Feastivus (And Sir Patrick Stewart) Comes To Plants Vs. Zombies: Battle For Neighborville

Feastivus (And Sir Patrick Stewart) Comes To Plants Vs. Zombies: Battle For Neighborville
Credit: Electronic Arts

The folks at PopCap wasted little time getting into the holiday spirit. Plants vs. Zombies: Battle for Neighborville, the third-person shooter and second sequel to Plants vs. Zombies: Garden Warfare, is getting a Feastivus makeover with update 1.03, which launches today (or yesterday, depending on when this posts), December 2.

Giddy park will be all decked out with snow drifts, festive lights, and gift-shaped balloons. You can also win prizes in the form of three new costumes by working your way through the Feastivus Prize Map. Players can grab the Super Rare Abominable Chomper, Legendary Feastivus Master, and Legendary Inspiration Elf skins.

The update isn’t entirely aesthetic, either! Oozevoir, named so for the pink, bouncy ooze found all around the area, is a new map for the Team Vanquish, Ops, and Mix Modes.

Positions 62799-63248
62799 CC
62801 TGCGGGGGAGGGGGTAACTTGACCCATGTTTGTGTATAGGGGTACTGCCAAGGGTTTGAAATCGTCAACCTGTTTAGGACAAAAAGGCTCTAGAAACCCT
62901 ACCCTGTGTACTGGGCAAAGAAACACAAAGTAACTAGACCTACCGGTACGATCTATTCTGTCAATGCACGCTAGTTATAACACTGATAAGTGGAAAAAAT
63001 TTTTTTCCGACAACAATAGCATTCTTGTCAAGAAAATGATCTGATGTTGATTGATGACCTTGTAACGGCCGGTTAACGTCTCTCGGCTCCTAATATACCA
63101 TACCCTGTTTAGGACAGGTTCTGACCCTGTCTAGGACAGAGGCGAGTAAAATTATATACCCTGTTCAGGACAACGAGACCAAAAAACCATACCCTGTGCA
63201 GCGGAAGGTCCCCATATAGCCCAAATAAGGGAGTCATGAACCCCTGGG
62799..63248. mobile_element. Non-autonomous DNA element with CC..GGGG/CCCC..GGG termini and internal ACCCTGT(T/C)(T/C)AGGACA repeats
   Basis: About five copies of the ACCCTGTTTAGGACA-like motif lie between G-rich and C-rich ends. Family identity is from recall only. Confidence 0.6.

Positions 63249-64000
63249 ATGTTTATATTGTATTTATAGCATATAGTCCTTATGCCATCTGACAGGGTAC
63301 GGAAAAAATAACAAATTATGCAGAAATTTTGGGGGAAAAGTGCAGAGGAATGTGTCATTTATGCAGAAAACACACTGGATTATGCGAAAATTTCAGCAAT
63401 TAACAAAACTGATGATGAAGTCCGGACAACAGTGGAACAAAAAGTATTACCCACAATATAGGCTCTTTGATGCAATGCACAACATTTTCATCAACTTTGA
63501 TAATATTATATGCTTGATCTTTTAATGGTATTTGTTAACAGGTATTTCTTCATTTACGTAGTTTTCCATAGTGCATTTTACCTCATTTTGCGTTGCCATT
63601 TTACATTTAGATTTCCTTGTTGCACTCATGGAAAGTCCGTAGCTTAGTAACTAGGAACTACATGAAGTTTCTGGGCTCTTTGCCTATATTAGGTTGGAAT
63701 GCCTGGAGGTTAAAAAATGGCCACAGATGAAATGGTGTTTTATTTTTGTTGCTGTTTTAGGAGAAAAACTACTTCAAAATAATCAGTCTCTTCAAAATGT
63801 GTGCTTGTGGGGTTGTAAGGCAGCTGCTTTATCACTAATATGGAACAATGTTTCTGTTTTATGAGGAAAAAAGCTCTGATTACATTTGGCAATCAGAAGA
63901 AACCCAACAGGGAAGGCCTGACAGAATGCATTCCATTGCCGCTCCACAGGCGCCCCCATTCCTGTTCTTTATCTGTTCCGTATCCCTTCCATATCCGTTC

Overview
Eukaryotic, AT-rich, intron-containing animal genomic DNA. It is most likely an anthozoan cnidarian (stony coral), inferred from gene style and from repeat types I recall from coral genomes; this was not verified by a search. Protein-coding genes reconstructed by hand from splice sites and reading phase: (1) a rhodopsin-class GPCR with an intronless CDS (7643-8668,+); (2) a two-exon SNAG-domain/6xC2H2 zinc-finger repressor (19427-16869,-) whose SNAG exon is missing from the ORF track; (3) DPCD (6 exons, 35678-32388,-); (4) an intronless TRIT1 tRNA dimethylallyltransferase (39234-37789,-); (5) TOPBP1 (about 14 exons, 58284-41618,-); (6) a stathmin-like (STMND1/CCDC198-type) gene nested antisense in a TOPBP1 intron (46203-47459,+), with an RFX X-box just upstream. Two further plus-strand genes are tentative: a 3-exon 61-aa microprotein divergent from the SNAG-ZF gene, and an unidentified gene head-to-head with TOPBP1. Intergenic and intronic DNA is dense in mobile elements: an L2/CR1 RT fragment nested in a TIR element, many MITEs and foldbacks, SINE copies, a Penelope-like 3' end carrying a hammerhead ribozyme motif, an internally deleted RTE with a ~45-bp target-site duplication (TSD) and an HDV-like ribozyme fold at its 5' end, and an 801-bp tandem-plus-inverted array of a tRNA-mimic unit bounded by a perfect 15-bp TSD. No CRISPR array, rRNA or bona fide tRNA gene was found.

Along with the new content, the update introduces a long list of new tweaks and fixes, which were inspired by feedback from the Plants vs. Zombies community. You can read about all of them on either the Electronic Arts website or the patch notes when you download the update.

The best part of this entire thing isn’t in the game at all. It’s the above video, which, if you haven’t watched it yet, you need to fix that right now. You’ll be able to see some footage of the new content and listen to a special Feastivus poem read by none other than Sir Patrick Stewart himself. Even if you don’t play Plants vs. Zombies or celebrate Feastivus, it’s certainly worth a listen.

Plants vs. Zombies: Battle for Neighborville was released in September of this year to fairly positive reviews. That brings the Plants vs. Zombies franchise up to a total of six games. There are two games in the main series, three in the third-person-shooter genre, and then a spin-off card game, Plants vs. Zombies: Heroes.

It’s certainly not a property anyone expected to branch out (get it, like a plant) in such a way, and while none of the later games have been runaway successes, they’ve still garnered support and acclaim for their little niche corner. Positive reviews for the games seem to focus on the pure joy brought on by the goofiness of it all.

As for Feastivus, what is it exactly? It certainly sounds like a riff on Seinfeld’s Festivus, but I think that hiring Captain Picard to narrate your trailer via poem certain gains you some instant credibility. Happy Feastivus, everybody.